Skopje: Euro-fatigue ahead
On the 11-13th November the government organized in Skopje the First Central European Initiative Diplomatic Forum of the Diplomatic Academy (MFA). The Forum, entitled “Macro and Micro strategies for Development: Strengthening Diplomatic Capacities in the CEI Region”, gave the possibility to debate on the main current themes of the Macedonian diplomacy.
The Forum allowed the Macedonian government to present itself as a reliable and solid partner of the European Union and the Balkan countries. Inevitably, the debate of the Forum frequently touched upon the topic of EU enlargement both at micro and macro political and economic level.
The Former Yugoslav Republic of Macedonia, that didn’t yet solve its dispute with Greece on the name, applied to join the European Union for the first time in 2004. The following year FYROM and EU signed the Stabilisation and Association Agreement defining the general diplomatic framework for two parties. Macedonia (FYROM) obtained the accession to the status of “candidate country”.
Since then, Macedonian ambitions stalled for a long time. The stalemate ended only in 2012, when a High-Level Accession Dialogue started between the European Commission and the government of the Former Yugoslav Republic of Macedonia. Together with the typical difficulties of the enlargement policy, a series of outstanding matters still hamper FYROM’s accession. According to the European Commission, rule of law, public administration system, level of freedom of expression, electoral system and market economy are inadequate.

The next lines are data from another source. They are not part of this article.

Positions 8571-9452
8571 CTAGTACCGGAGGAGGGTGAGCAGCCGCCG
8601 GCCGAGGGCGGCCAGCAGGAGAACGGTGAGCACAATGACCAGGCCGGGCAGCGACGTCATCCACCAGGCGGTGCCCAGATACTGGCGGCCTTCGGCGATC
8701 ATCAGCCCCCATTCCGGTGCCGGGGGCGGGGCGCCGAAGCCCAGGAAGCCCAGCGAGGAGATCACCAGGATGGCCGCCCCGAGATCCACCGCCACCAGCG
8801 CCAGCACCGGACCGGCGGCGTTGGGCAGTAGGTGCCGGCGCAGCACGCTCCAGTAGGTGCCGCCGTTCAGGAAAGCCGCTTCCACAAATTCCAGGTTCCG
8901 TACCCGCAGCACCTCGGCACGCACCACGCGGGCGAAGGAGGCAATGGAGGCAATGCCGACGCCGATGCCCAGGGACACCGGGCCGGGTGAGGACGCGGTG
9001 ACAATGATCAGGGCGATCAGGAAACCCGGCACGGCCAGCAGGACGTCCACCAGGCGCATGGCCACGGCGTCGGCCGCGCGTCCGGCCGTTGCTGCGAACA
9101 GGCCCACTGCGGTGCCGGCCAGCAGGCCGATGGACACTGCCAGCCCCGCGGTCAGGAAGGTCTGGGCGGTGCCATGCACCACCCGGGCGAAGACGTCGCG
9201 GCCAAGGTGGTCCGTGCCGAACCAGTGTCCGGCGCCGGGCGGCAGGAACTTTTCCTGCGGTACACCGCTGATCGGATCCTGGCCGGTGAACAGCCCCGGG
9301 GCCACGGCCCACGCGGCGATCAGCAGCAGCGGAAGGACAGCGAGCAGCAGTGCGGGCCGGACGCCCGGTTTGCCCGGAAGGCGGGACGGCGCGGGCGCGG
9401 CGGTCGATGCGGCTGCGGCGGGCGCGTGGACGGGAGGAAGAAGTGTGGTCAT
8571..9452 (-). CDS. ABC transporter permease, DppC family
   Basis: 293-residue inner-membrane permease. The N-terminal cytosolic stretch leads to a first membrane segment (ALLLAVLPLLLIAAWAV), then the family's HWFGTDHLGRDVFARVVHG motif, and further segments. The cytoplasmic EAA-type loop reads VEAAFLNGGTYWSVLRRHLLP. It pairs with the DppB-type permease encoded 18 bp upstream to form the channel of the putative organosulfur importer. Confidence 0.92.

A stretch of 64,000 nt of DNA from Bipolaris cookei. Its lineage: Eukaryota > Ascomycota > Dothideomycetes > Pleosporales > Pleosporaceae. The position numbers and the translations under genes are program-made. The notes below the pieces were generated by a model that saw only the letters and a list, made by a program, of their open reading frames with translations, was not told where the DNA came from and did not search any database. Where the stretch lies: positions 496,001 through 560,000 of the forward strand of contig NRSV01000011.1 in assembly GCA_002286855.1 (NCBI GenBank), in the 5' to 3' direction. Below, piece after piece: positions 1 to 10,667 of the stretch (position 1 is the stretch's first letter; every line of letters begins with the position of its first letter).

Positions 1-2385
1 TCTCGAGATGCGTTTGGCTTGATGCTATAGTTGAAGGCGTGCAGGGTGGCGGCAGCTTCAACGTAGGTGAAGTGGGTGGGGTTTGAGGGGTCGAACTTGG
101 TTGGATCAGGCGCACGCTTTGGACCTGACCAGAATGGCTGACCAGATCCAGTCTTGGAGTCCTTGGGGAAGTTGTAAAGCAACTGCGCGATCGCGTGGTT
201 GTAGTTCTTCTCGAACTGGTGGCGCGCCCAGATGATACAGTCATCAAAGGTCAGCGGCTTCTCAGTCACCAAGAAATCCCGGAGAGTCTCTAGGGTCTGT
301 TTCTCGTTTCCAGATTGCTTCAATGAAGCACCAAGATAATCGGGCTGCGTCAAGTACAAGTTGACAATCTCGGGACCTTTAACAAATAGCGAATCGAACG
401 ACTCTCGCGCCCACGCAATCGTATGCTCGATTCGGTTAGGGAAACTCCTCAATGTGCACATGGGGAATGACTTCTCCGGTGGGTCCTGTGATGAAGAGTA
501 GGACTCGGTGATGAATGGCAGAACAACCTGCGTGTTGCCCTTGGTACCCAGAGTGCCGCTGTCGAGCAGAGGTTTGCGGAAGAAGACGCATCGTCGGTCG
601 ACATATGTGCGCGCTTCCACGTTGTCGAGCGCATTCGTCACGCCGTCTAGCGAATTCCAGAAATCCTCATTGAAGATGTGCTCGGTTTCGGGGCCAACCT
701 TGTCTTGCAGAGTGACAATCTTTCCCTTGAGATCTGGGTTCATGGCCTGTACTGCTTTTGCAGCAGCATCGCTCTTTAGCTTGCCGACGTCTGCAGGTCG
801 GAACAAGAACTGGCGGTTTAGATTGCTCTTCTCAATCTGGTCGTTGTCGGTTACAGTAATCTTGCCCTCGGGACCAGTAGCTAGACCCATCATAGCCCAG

Furthermore, a few of crucial political issues remain on the table and affect the debate. The most delicate ones are: the need of internal reform and liberalizations, the unsolved dispute with Greece, and the festering conflict with part of the Albanian minority in the west of the country. Regarding the last point, a few months ago the Strategic Trends analysed the latest clashes in Kumanovo.
In conclusion, the accession to the European Union remains a crucial objective of Macedonia’s foreign policy, but in the last years this goal was put in doubt. On one hand fulfilling the recently narrowed European criteria requires a high political commitment; on the other hand EU’s attractiveness and influence are slowly vanishing. Macedonia is the only State in western Balkans that in the 90s did not experience a destructive war, and in more than one circumstance it represented a factor of stability in the region. The enlargements that included Romania and Bulgaria in 2007 and Croatia in 2013 disappointed Skopje, notwithstanding the fact that those countries are not encouraging a further enlargement.
According to the welcome speech given by the President of the Republic Gjorge Ivanov on the 11th of November, Macedonia is strongly committed in continuing the road to European integration. But also if Macedonia did not abandon the proposal of joining the European Union, a sense of political fatigue frequently emerged during the seminar. Serious domestic and international problems persist, but the European Union has the task to collaborate with his neighbours and to keep alive the proposal of a future enlargement, before fatigue induces this country to look somewhere else (e.g. Russia).[/vc_column_text][/vc_column][/vc_row]